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Yorkshire Dales Classic Car Club


Event Report


2020 Cobweb Run


Report by Mike Cowen, Pictures by Lucy Wheatley and Julie Swales



Our first run of the year! Is this the beginning of a halcyon year or one we will be glad to survive? A great turnout but there were a few everyday cars for one reason or another. Some were still in bed others were under the car doctor. As ever when we get together there was plenty of chat and debate going on. Stories of work carried out over the winter were plenty, some cars were still being worked on others had been worked on and one in particular will prove that later. He wheelie will!

We could have talked all day but Lucy and Dennis were well organized and on the stroke of 11.30 with instructions handed to the nervous navigators it was time to head out. Now, time for a question! Guess who was first to leave? Correct! Why Sheila does not have a neck brace on permanently is beyond most of us. As soon as Lucy said go Tony was knocking seconds off the 0-60 record for the MGB.

The rest of us gradually meandered out and it was not long before the first hold up. It was caused by two lady drivers (not connected to YDCCC) inspecting a car that had been slightly pranged. No jokes please lads.

A few miles on and we met two more lady drivers. This time they were on horseback but the horses did not like the pieces of metal with greater horsepower than them and so they were kicking up......literally.

The kick in the teeth averted could we please get on with the run.


Yet another hold up and this one was definitely down to a member of YDCCC.

Our leader was now NOT breaking speed records; in fact he was now kicking and pulling on a wheel and not the steering wheel. Strange pastime but whatever takes your fancy. Tony had chosen the narrowest road on the run to take a break but as the line of cars behind squeezed past everyone offered help and advice some good others not so complementary. Tony took it all in good heart while still wondering what was that rattle on his beloved MGB. More of that tale later.

The route that had been chosen was familiar to Jackie and me. We had used part of the route two years ago when we organized a run that left from Wynyard Hall. For us a timeless run that crisscrosses the river Tees. As we passed through Croft, Hurworth and Neasham it brought back many memories for us. Then it was on towards Crathorne and eventually in to Swainby and our destination of the Blacksmith’s Arms.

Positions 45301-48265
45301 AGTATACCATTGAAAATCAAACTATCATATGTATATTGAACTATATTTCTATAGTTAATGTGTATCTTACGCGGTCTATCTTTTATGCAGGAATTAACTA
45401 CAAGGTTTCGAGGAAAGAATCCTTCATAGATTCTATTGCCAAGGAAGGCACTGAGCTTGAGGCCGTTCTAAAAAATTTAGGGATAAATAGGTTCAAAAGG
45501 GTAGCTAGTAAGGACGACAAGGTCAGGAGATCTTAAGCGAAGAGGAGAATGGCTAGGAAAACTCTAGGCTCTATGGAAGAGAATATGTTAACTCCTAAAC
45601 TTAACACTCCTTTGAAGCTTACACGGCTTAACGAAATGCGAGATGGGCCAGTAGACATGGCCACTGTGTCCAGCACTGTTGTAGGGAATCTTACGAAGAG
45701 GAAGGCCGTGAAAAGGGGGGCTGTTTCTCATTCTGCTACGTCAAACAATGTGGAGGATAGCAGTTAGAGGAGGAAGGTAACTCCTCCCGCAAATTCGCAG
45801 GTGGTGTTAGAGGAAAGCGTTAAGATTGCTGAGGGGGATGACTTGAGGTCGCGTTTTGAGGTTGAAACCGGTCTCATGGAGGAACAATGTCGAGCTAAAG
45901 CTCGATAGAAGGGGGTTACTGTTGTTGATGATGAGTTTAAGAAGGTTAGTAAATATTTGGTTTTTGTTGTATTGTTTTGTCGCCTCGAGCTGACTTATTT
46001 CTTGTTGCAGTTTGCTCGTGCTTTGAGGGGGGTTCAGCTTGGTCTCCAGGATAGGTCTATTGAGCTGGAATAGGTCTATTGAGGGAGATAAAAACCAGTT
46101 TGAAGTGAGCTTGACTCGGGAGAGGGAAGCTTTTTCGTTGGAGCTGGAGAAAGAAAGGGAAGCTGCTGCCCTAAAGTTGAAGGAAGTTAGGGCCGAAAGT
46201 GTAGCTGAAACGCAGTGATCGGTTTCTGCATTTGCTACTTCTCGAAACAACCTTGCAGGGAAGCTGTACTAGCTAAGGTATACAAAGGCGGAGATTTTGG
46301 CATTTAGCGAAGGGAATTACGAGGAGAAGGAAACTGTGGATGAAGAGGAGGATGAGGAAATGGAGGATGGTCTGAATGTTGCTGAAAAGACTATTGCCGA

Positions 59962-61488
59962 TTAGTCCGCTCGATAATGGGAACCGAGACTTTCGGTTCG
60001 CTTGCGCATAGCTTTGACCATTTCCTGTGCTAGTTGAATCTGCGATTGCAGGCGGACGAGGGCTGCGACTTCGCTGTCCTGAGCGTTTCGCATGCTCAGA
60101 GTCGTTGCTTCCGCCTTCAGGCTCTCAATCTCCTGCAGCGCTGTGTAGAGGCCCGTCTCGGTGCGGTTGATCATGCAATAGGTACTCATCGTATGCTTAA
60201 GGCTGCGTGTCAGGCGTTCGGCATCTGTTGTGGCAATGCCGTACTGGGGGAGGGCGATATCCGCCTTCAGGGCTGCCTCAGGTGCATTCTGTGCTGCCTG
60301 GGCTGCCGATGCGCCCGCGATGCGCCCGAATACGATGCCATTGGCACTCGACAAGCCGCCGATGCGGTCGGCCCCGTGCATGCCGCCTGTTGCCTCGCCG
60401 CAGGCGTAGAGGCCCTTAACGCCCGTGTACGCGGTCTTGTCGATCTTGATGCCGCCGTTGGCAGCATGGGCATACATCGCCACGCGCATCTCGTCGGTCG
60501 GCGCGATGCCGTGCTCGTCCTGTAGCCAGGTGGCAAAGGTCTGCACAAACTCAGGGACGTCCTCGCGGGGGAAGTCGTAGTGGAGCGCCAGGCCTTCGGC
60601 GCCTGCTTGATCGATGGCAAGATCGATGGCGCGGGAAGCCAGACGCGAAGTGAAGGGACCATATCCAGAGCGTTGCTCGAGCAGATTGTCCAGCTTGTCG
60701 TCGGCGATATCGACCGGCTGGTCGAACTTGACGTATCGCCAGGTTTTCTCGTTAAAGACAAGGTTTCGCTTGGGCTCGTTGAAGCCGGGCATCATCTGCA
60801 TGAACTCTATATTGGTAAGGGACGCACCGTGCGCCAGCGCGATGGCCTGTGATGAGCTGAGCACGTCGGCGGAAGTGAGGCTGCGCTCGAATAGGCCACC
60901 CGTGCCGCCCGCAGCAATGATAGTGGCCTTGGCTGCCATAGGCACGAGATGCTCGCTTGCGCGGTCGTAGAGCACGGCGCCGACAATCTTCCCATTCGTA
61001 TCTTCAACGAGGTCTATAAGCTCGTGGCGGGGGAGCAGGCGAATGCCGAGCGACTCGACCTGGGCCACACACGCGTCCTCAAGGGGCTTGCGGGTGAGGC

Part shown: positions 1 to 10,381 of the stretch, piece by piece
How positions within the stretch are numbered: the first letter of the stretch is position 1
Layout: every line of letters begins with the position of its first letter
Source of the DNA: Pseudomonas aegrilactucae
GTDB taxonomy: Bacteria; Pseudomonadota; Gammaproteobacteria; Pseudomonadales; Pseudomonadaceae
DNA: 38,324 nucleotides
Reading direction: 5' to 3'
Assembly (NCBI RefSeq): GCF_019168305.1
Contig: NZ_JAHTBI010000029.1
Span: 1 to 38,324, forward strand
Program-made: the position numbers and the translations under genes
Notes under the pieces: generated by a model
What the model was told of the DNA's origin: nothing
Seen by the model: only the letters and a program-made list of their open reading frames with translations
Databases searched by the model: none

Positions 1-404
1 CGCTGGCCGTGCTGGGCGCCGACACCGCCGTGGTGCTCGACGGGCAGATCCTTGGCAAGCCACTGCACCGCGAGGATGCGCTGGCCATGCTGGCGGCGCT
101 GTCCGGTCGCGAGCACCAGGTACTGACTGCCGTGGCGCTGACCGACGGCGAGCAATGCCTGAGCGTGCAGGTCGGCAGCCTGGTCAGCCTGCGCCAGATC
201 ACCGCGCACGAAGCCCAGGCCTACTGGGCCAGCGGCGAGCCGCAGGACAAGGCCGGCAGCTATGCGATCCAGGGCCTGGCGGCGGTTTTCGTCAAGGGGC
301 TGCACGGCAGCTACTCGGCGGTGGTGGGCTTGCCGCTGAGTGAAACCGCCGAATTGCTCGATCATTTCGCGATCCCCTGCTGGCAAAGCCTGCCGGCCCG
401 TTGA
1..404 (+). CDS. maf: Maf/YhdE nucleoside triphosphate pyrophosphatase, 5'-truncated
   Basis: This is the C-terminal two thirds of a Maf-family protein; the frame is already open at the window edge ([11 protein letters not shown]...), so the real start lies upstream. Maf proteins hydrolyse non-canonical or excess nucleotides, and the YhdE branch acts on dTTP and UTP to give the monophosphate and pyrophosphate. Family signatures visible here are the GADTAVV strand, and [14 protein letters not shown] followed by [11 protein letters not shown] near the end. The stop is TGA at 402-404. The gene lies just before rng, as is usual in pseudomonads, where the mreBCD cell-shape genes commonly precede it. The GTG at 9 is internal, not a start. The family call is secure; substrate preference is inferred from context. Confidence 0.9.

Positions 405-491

The question on everyone’s lips was where were Tony and Sheila? Would they be here in Sheila’s car or would the MGB make it? What was that rattle on the MGB? They were nowhere to be seen. This was now serious. Tony is always first to finish no matter what.

As we sat there without our leader a bedraggled Sheila came through the door followed by a very sheepish looking Tony. “Oh thank goodness, where have you been” we all asked.

Sheila said “Ask him”
“The wheel came off!!!” Tony said
Before we burst with laughter we said “Wheelie”
There was more. Sheila then said. “We can’t find it”

Now I have to mention that we are all classic car enthusiasts and I think I’m right in saying we would all help each other in a time of need and we would all feel for the car that has a problem and is off the road.


The thing is this was wheelie funny and was the talk of an excellent Sunday lunch in lovely surroundings.

You have to remember Tony is as particular as we all are and every minuscule detail on his cars is checked multiple times. So for Tony to have lost a wheel due to “loose nuts” (new nickname?) is quite extraordinary!

The finer details came out during lunch and it was going to cost Tony £150 for a new wheel.

After the meal as we all departed, the togetherness of the club came together, and the wreal search took place. First on site was Paul. His investigations were fruitless then Tony and Dave turned up.

The wheel was nowhere to be seen! Paul left and that was that. Tony was now £150 out of pocket.

Not Dave. He was not going to let this go. The wheel came off here and it can’t be far away.

He found a five bar gate some 150yards away and clambering on to the top bar he stretched his neck and two fields away he spotted, on a slight rise in the ground, a dark bump!

Our chairman then proceeded to plod his way through the muddy fields and finally reached the “Dark bump” it was Tony’s wheel.

Amassing it had jumped three hedges two ditches and a water feature.

The wheel is now entered in the Grand National, whenever it is next staged.

Stay safe everyone.